SALT LAKE CITY — Satellite technology and the Internet allow The Church of Jesus Christ of Latter-day Saints to send its message to members worldwide — but church president Gordon B. Hinckley is interested in reaching those a little closer to home.
Hinckley called on Latter-day Saints to incease church membership in North America, Saturday, at the opening session of the church’s annual two-day conference.
“But that could be said of everywhere throughout the world,” the 96-year-old Hinckley said, speaking to thousands of Mormons at the church’s General Conference and millions more around the globe through satellite broadcasts and the Internet.
“Nevertheless,” he said, “the harvest is great with members in the some 160 nations.”
Membership in the Salt Lake City-based church grew to more than 12.5 million in 2005, according to statistics released in April.
There are just under 5.7 million Mormons in the United States and 172,000 in Canada, a church Web site reports.
Although he offered no specific proposals, Hinckley said he would like to increase baptisms in the United States and Canada.
Recent conference sessions have called upon more young men to enter the mission field, something typically done for two years beginning at age 19.
Mormons believe they are called to share the word of God, and the church is known for its proselytizing missionaries around the world. The church said it has 56,000 members on missions, about 75 percent of them men under 26.
Eighteen percent are women, and 7 percent are older couples.
The Mormon church last year reported a 1.74 percent increase in U.S. membership, No. 2 among the 25 largest churches in the United States, according to the National Council of Churches.
The Assemblies of God was first with 1.81 percent growth (2.7 million members), and the Roman Catholic Church was third with 0.83 percent growth (67.8 million), according to the National Council’s Web site.
Growth of the Mormon church is faster around the world than in the United States, where the church was founded by Joseph Smith in 1830, church spokesman Michael Otterson said. The church is growing most rapidly in south and Latin American countries and some growth patterns may be directly tied to the focused efforts of missionary programs.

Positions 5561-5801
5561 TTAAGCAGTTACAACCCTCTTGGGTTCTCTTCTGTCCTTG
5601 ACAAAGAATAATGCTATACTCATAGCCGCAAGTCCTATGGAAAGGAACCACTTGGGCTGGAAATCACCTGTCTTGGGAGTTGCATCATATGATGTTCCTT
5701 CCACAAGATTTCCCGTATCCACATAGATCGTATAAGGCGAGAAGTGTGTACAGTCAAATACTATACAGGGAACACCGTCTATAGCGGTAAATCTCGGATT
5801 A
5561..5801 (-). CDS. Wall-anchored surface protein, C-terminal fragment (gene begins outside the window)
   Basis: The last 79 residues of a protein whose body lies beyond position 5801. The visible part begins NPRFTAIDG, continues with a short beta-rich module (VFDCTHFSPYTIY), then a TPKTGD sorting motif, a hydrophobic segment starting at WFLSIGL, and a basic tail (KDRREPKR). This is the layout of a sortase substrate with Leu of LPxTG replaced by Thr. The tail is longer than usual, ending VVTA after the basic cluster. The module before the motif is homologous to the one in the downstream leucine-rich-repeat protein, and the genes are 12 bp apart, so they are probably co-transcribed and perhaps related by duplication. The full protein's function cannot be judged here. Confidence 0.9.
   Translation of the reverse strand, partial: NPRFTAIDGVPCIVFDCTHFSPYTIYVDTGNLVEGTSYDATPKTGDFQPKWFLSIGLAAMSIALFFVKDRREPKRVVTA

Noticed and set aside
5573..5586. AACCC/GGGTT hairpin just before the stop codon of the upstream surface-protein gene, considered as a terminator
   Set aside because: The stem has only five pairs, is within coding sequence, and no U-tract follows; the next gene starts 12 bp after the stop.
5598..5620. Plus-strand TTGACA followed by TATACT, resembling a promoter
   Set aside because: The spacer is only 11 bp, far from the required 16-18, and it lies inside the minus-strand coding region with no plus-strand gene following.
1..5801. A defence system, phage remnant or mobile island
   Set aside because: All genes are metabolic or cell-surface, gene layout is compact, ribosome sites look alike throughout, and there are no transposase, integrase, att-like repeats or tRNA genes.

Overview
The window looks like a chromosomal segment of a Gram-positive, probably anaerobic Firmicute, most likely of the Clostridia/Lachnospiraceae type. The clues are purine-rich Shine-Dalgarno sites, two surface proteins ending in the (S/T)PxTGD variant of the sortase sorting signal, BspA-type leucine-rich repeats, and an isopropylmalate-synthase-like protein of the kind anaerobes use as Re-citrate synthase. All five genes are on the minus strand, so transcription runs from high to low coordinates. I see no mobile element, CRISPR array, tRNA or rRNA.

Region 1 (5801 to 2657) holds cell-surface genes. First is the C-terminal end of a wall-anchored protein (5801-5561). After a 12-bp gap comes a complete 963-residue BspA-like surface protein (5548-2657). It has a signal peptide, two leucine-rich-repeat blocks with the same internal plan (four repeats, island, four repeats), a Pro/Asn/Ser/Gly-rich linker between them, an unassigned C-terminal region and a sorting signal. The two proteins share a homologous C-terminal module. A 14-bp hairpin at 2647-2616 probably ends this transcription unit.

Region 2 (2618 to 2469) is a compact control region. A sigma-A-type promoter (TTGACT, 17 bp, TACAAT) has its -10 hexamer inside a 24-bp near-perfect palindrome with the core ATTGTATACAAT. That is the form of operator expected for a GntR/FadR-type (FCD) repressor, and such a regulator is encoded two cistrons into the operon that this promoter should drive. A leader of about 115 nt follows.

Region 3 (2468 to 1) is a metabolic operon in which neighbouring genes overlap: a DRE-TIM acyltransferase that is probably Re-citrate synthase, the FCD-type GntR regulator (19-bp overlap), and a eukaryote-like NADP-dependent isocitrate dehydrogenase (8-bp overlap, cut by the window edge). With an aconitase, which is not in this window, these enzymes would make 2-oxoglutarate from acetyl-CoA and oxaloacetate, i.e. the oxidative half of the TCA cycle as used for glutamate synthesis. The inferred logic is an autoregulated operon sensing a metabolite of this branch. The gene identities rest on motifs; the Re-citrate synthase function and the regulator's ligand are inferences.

Hinckley’s emphasis on the U.S. and Canada may be driven by statistics that show poor results for missionary work there, said David Stewart a Mormon and physician who since 1999 has studied missionary strategies and outcomes.
Despite being home to about one-third of all church missionary programs, the U.S. and Canada combined result in only about one-fifth of annual church baptisms.
“It’s really a very meager outcome,” said Stewart, who will publish his studies in a book.
For all churches, North America is a “relatively stagnant religious market,” Stewart adds, attributing that in part to an increasingly secularized society.
Whatever the reason, growth in the Mormon church has slowed over the past 10 years, said Carl Mosser, a professor of biblical studies at Pennsylvania’s Eastern University who has studied church growth. In 1996, the church was on track to surpass a sociologist’s predictions in 1984 that membership would top 256 million members by the year 2080.
Slowing membership has driven some changes in missionary programs, Mosser said, including an overhaul of missionary teaching materials in 2004 and a drop in the number of young missionaries worldwide.
Hinckley’s focus on North America may also be tied to concerns for church finances, Mosser said.
“North American Latter-day Saints give a lot more in terms of financial resources than those in other countries,” he said. “The fiscal well being of the church is quite dependent on the North American membership.”
Mormons gather in April and October for a two-day conference, hearing messages of faith from church leaders at their 21,000-seat conference center in downtown Salt Lake City. The sessions are broadcast around the world in 85 languages.
Afternoon conference speakers called upon members to maintain the church’s high moral standards, remaining worthy for blessings by living lives that are “clean and pure.” A challenge was also issued to members who currently don’t meet the church’s 10 percent tithing standard. Tithing funds are used by the church to fund growth programs, including the construction of temples, where members perform sacred church ceremonies.
Hinckley closed the first day of the event by calling on the church’s male members to improve their lives, speaking out against pornography, profanity, and saying men should “never be guilty of abuse.”
“We must rise above these things,” he said.
We appreciate your support
Our website includes affiliate links, which means we get a small commission — at no additional cost to you — for each qualifying purpose. For instance, as an Amazon Associate Religion News Blog earns from qualifying purchases. That is one reason why we can provide this service free of charge.